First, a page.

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Jim Crane: Astros Can’t Go Full Free Agent, “Because We’re Middle Market”

Author: Matt Hammond

Houston is “middle market,” apparently.

That’s not coming from some national media member, or from a transplant. No, that’s straight from the owner of the Astros.

Jim Crane, who bought the team back in 2011, fielded some questions before tonight’s Opening Day game against the Mariners, and offered this bit of insight about the team’s ability to spend on payroll.

“Our plan is pretty similar to the Cardinals,” Crane said. “Staying consistent with the farm team, adding the players you need when you need them. You can’t go full-free agent, because we’re middle market. And execute on the plan.”

To be clear, Houston is not “middle market.” It’s the fourth-most populous city in the country, and is soon to be the third. It’s the sixth-biggest radio market, ahead of, among others, Philadelphia and Boston. It boasts some of the nation’s best hospitals, plus a vibrant downtown.

So objectively, the city is not middle market.

What Crane may be referring to is the team’s financial picture.

To that end: according to Forbes, the Astros were MLB’s 15th most valuable franchise last season, with a $1.1 billion valuation. In 2015, they generated only $270 million in revenue, which ranked 13th.

Then there’s operating income. That same year, the Astros took home $66.6 million, the second most in the sport. Only the Giants ($72.6 million) pocketed more. Three teams (Dodgers, -$73.2 million; Phillies -$8.9 million; Rangers, -$4.7 million) operated at a loss two seasons ago.

To be fair, the Astros don’t create as much revenue as teams like the Yankees ($516 million), Dodgers ($438 million) and Red Sox ($398 million), your typical “big market” clubs. And at the time, their payroll — only $98 million — included a number of young and up-and-coming players on team-friendly contracts, such as Jose Altuve ($2.5 million) and Carlos Correa, George Springer, Dallas Keuchel and Lance McCullers (less than $525,000 each), some of whom could be retained at market value for a sizable portion of that $66.6 million figure.

But, some context.

First of all, from the time Crane hired GM Jeff Luhnow until 2015, the Astros were tanking. As in, actively trying to lose games. Let’s not forget, this is Houston. People have options. Dining. Nightlife. Tourism. Other sports teams in town. A tack like that, while the right baseball move, isn’t making you money, short-term. Now that the team is competitive, you’d expect more people to go to games, and spend money on all kinds of Astros swag. But it’s not happening overnight.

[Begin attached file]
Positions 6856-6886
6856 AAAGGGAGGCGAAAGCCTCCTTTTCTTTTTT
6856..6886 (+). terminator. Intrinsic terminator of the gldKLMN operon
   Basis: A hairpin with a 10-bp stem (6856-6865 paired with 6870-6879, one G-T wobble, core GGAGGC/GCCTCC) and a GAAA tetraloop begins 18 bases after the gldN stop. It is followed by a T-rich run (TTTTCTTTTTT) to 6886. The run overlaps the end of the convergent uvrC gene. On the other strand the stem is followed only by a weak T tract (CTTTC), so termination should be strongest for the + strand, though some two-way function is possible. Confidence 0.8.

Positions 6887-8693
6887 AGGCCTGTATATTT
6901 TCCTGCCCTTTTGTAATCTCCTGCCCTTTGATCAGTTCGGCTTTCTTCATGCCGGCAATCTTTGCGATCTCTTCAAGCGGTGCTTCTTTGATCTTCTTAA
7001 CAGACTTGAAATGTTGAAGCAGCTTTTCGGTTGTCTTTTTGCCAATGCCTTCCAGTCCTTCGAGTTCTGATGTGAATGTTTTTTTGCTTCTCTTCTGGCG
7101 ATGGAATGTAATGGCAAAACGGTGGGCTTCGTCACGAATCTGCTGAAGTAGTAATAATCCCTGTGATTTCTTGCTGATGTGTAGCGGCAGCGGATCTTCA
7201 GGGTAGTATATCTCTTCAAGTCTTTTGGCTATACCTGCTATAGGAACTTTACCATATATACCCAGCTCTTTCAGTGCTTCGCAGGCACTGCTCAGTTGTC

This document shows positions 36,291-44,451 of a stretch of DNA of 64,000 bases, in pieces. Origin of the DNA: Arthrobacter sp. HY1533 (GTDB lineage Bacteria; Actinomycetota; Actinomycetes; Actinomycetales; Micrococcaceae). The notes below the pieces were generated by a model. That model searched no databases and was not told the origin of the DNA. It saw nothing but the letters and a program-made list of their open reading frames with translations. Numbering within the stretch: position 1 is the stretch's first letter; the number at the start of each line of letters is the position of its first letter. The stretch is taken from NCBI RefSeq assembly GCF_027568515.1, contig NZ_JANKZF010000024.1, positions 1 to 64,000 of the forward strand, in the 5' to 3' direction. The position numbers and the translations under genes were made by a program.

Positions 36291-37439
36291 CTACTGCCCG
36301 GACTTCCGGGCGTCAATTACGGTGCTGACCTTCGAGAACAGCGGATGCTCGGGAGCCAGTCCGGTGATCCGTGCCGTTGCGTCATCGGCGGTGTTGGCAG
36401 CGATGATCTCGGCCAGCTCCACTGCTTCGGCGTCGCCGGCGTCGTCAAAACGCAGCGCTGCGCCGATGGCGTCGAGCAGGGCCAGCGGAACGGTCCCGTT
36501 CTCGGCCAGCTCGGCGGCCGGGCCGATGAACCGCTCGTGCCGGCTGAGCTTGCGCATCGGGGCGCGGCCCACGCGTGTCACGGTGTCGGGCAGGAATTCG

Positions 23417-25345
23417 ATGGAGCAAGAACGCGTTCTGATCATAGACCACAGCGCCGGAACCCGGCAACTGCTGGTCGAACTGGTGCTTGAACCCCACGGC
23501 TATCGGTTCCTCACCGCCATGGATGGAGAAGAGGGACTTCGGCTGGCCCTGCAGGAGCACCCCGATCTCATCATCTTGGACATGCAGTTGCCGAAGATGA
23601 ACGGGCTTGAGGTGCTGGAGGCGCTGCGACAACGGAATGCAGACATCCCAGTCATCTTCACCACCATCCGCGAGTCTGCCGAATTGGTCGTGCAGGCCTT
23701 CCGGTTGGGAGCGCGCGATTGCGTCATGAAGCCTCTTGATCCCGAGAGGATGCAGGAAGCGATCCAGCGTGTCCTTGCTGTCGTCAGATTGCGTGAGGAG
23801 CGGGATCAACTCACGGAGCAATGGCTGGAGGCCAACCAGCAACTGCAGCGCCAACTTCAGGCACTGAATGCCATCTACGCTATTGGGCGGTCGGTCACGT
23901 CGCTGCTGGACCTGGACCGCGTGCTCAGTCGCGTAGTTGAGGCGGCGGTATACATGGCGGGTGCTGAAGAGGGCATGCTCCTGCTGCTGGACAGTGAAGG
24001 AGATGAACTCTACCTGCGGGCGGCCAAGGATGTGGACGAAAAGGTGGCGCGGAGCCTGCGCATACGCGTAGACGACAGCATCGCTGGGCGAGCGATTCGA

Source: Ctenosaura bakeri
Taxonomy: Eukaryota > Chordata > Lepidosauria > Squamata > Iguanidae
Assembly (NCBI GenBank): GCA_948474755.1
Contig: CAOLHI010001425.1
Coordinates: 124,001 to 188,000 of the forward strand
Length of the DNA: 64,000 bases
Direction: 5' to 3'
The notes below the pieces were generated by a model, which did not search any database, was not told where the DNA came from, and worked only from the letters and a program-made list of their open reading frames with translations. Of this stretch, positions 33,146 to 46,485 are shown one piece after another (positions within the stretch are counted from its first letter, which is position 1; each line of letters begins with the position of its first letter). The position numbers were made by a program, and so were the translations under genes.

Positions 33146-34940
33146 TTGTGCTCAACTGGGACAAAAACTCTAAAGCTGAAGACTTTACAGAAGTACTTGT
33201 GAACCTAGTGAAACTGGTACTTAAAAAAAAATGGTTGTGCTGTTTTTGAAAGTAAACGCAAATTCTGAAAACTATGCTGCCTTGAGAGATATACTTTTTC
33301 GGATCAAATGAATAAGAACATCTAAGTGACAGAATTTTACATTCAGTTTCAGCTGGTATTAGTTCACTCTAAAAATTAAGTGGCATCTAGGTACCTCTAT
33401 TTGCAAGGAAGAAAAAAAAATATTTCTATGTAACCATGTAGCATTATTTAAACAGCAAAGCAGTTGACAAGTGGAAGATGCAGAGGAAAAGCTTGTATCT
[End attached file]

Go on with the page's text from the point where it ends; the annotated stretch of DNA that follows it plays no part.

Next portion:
Their TV deal may not stack up with the big boys, and it may not be what they originally hoped for, but Crane has already made up for most of that, by trimming the operation from Comcast SportsNet Houston (a full-fledged regional sports network) to Root Sports Southwest (which syndicates national radio shows or infomercials for every minute of air time that’s not a game or pre/postgame). It may put less money in their pocket, but it also costs them less money. So no, not an excuse, either.

So if Crane is referring to the way the team makes and spends money, he’s underselling their earnings and overselling their expenditures.

In the end, no, the Astros aren’t the Dodgers. Money is an object. Even the Yankees have in recent years tried to cut their spending, get under the luxury tax and prioritize smart, baseball moves as opposed to spending money for the sake of money, like they did under the late George Steinbrenner. That’s the reality for every in every sport.

But the idea that they’re “middle market” — when you put it that way, it sounds like a hedge. It makes it sound like Crane doesn’t have a real interest in doing what it takes to win championships, and maybe even at some point expects to lose a major core player that most other “big market” teams would retain. Then, when it happens, he wants to be able to say, “Well, I told you what to expect.” If so, that’s not gonna cut it.

It’s fine for Crane to view the Astros as a money-making entity. After all, he bought the team, and assumed all the risks therein.

But it’s also fine for the fan base to want more.

It’s worth noting, most owners don’t buy teams to make money. They’ve already made their money, in any one of a number of different ventures. (That’s what allows them to, you know, buy the team). So, they view their teams as art. It becomes part of a collection. Their legacy. Something they can be proud of, and brag about to other owners and billionaires at black tie events and country clubs.

So let’s put it this way: if the Astros lose Altuve (who, it’s worth noting, is a Scott Boras client), Correa or any other major player because of money, and Crane drops a line about being “middle market” or following “the Cardinals plan,” he’ll have nothing to be proud of.

Matt hosts Saturdays from 1-4 pm on SportsRadio 610. You can, and totally should, follow him on Twitter.com.

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